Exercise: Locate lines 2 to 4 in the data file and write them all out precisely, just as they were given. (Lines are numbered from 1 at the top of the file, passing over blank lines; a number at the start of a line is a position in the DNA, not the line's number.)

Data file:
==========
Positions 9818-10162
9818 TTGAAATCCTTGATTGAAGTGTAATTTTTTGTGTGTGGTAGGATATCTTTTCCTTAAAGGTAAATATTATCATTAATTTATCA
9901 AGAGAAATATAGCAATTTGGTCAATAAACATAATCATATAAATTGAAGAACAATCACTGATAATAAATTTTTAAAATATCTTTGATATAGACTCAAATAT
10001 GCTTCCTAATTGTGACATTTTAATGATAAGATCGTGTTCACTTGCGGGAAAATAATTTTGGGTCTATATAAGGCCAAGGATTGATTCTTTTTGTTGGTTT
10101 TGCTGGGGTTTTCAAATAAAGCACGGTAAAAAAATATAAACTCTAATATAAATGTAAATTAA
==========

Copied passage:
9818 TTGAAATCCTTGATTGAAGTGTAATTTTTTGTGTGTGGTAGGATATCTTTTCCTTAAAGGTAAATATTATCATTAATTTATCA
9901 AGAGAAATATAGCAATTTGGTCAATAAACATAATCATATAAATTGAAGAACAATCACTGATAATAAATTTTTAAAATATCTTTGATATAGACTCAAATAT
10001 GCTTCCTAATTGTGACATTTTAATGATAAGATCGTGTTCACTTGCGGGAAAATAATTTTGGGTCTATATAAGGCCAAGGATTGATTCTTTTTGTTGGTTT